Democratic Massachusetts Sen. Elizabeth Warren introduced legislation to conscript the military into the fight against global warming, mandating non-combat bases meet the goals of the Green New Deal.
“[C]onsistent with the objectives of the Green New Deal, the Pentagon should achieve net zero carbon emissions for all its non-combat bases and infrastructure by 2030,” the 2020 Democratic presidential candidate wrote in a Medium post published Wednesday.
Warren introduced the bicameral bill Wednesday with Democratic Texas Rep. Veronica Escobar. Warren said the military can help “win” the fight against global warming by phasing out fossil fuels at non-combat bases.
“We don’t have to choose between a green military and an effective one,” Warren wrote. “My energy and climate resiliency plan will improve our service members’ readiness and safety, all while achieving cost savings for American taxpayers.”
“Our military understands that, and it’s time our elected leaders did as well. Together, we can work with our military to fight climate change — and win,” she wrote.
Democrats have argued global warming comes with national security risks since the Obama administration, in particular during the push to pass cap-and-trade legislation that failed in 2010. The Pentagon listed global warming as a “threat multiplier” that same year.
U.S. military officials have stuck to that line, despite President Donald Trump eliminating climate concerns from national security plans. Instead, the Trump administration has championed “energy dominance” over global warming.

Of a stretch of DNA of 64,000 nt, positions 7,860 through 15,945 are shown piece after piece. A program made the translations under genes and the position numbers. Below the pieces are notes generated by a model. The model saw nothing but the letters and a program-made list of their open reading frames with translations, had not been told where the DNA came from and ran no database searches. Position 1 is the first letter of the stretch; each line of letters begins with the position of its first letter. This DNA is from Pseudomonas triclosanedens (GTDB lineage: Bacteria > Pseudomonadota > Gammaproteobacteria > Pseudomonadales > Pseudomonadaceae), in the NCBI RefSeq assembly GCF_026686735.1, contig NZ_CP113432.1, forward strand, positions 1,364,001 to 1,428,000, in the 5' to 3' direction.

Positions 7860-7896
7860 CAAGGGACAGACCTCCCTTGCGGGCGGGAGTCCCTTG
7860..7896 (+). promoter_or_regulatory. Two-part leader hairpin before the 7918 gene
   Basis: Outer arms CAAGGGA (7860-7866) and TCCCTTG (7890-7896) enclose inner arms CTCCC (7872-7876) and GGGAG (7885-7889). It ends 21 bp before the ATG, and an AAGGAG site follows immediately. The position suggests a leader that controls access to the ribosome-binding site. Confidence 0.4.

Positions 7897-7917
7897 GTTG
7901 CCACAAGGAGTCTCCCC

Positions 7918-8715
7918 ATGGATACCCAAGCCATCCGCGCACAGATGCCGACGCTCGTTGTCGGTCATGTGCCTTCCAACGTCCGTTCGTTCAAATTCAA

Warren’s bill would create a dedicated funding source for hardening military bases against natural disasters, and it would impose a fee on military contractors that aren’t carbon neutral. The bill would also pump billions of dollars into microgrids and energy storage for renewable energy.
However, the U.S. military failed to implement its existing “net-zero” program aimed at using more renewable energy, reducing water consumption and recycling more. A 2016 Government Accountability Office (GAO) report found the “net-zero” program, launched in 2008, hadn’t been implemented.
“Service officials told us they believe that fully achieving net zero is unrealistic and ultimately cost prohibitive,” GAO reported, adding that only the Army even bothered to spend money studying the feasibility of such a program.
Other past military efforts to go green have been met with high costs and political backlash. For example, the U.S. Navy’s “Great Green Fleet” made headlinesafter spending $424 million for 20,055 gallons of biofuels.
The Navy spent another $210 million to build biofuel refineries, and the U.S. Department of Agriculture spent $161 million in crop subsidies to support military biofuel efforts.
The Green Fleet officially deployed in early 2016, using diesel blended with 10 percent biofuels made mostly from beef tallow. However, even that low-level blend of biofuels proved to be more expensive than conventional ship fuel.
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